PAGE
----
Thursday, August 11, 2011

News Article: State biggest land grabber, says Supreme Court

State biggest land grabber, says Supreme Court

New Delhi, July 5: The Supreme Court Tuesday said that the state was the biggest land grabber, depriving farmers of their livelihood for generations.

By taking advantage of the land acquisition law, the state was helping the builders. ‘It is anti-people,’ the court said.

The apex court bench of Justice G.S. Singhvi and Justice A.K. Ganguly said that farmers’ lands were being acquired in the name of public interest and being given to builders to construct luxury houses, which had nothing to do with the requirement of the common man.

The court made the comment during the hearing on a batch of petitions by a number of builders challenging the Allahabad High Court verdict that quashed the takeover of land in three villages of Shahberi, Surajpur and Gulistanpur in Uttar Pradesh’s Greater Noida district.

The land was taken over by invoking emergency provisions of the Land Acquisition Act by changing the land use from industrial to residential.

Justice Singhvi said farmers deprived of livelihood after the acquisition of their lands were left with two options – either to live in slums or to take recourse to criminal activities which we get to witness every day.

When senior counsel P.P. Rao appearing for one of the builders said that farmers’ lands were acquired for public purposes, Justice Ganguly wondered whether the houses being built by ‘reputed builders’ were meant for the common man and to satisfy their needs.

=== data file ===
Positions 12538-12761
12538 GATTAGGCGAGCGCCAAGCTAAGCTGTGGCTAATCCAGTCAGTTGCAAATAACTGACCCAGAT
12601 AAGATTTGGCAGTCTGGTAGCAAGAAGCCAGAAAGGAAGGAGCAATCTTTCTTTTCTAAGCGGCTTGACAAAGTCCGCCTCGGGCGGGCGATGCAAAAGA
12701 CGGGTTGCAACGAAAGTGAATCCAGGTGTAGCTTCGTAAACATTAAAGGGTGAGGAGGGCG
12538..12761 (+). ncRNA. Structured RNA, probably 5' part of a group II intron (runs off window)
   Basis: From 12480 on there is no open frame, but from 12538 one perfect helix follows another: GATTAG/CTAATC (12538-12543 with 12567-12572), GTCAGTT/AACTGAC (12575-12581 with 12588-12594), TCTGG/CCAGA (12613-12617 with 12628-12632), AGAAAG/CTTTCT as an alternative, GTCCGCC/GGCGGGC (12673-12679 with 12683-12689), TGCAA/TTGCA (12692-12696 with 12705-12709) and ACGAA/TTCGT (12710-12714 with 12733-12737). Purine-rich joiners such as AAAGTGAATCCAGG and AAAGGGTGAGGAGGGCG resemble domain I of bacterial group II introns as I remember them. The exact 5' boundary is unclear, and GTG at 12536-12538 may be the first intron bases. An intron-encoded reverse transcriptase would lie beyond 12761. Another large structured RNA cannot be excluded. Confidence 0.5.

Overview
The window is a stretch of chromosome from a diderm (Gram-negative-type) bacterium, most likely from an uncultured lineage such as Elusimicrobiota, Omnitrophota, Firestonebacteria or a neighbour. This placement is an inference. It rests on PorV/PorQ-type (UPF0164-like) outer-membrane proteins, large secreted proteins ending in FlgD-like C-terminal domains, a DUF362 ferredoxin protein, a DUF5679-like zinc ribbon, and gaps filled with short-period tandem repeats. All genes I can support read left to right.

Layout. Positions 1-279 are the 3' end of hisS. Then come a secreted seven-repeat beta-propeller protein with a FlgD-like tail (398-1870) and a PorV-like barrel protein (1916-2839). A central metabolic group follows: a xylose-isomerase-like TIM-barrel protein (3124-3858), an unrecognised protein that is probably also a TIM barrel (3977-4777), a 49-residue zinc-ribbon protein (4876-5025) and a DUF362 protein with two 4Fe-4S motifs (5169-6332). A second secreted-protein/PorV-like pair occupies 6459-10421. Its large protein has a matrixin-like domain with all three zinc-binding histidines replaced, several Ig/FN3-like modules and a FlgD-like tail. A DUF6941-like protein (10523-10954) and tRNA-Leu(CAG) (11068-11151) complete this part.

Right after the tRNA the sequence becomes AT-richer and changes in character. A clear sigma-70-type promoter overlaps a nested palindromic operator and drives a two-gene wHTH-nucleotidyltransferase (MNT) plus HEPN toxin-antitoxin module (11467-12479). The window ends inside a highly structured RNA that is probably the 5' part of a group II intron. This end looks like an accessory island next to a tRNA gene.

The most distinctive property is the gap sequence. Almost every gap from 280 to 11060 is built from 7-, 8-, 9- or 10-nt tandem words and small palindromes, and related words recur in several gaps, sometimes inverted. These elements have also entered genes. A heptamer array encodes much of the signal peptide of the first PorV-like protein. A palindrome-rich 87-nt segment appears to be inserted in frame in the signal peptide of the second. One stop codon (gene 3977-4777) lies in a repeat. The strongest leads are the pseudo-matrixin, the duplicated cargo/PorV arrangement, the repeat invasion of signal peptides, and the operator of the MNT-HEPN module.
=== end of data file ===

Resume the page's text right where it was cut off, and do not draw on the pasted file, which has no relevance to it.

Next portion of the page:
Referring to the broachures of the builder represented by Rao, Justice Ganguly said that you have promised to provide swimming pool, ayurdevic massage parlour and spa, health club, badminton court and commercial centre. Are these meant for the common man?

When Rao referred to the public purpose as defined under the Land Acquisition Act, Justice Ganguly asked the counsel to forget what was said in the statute but go by how Mahatma Gandhi had described the common man and the spirit of the same enshrined in the constitution.

Justice Singhvi noted that not only the land use was changed from industrial to residential but the builders were given 10 years’ time to pay the amount that they had bid for buying the lands.

Justice Singhvi said that on the other hand farmers whose lands were acquired would have to either accept the paltry compensation or engage in decades of litigation to secure their rights.

In the instant case, farmers whose land was acquired were paid a compensation of about Rs.800 per square yard whereas it was sold to builders for Rs.10,000 per square metre.

The hearing would continue Wednesday.


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